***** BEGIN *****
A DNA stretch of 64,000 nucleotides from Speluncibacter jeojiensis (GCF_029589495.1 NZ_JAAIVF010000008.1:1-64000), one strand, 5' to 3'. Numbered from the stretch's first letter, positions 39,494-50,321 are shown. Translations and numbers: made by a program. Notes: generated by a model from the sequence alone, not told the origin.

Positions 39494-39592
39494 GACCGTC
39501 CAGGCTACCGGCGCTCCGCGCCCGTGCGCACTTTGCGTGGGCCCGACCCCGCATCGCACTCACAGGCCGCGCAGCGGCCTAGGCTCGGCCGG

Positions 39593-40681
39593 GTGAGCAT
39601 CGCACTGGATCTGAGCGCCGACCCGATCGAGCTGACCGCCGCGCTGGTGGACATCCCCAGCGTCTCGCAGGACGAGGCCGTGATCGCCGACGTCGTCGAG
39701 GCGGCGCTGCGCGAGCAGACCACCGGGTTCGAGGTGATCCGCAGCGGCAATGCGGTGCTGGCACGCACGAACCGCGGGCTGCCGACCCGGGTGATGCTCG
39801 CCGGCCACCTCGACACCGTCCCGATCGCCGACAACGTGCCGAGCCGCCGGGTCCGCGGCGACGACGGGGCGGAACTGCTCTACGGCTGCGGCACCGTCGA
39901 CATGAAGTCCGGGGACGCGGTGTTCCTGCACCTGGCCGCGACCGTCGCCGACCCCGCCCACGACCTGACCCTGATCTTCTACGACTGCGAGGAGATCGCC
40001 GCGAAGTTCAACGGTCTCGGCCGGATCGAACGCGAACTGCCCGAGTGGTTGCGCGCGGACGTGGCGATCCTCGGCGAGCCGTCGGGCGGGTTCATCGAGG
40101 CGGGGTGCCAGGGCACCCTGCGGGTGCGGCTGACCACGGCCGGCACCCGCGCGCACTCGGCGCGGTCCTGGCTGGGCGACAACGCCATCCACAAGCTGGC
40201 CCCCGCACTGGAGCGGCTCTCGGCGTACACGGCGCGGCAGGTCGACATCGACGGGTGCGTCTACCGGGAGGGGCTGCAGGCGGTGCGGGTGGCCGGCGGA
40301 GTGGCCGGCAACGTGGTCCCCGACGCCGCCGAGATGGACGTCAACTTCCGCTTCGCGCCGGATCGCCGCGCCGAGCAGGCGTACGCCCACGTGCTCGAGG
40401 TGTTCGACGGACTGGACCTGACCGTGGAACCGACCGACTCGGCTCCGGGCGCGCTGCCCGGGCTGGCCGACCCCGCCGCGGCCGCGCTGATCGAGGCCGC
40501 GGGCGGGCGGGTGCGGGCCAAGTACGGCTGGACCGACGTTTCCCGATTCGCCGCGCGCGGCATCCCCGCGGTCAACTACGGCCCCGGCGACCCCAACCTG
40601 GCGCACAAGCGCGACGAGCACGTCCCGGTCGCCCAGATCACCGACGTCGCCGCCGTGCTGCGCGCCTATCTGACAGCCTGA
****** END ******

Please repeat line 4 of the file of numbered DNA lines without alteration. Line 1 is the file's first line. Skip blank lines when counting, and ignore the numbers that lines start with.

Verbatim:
39501 CAGGCTACCGGCGCTCCGCGCCCGTGCGCACTTTGCGTGGGCCCGACCCCGCATCGCACTCACAGGCCGCGCAGCGGCCTAGGCTCGGCCGG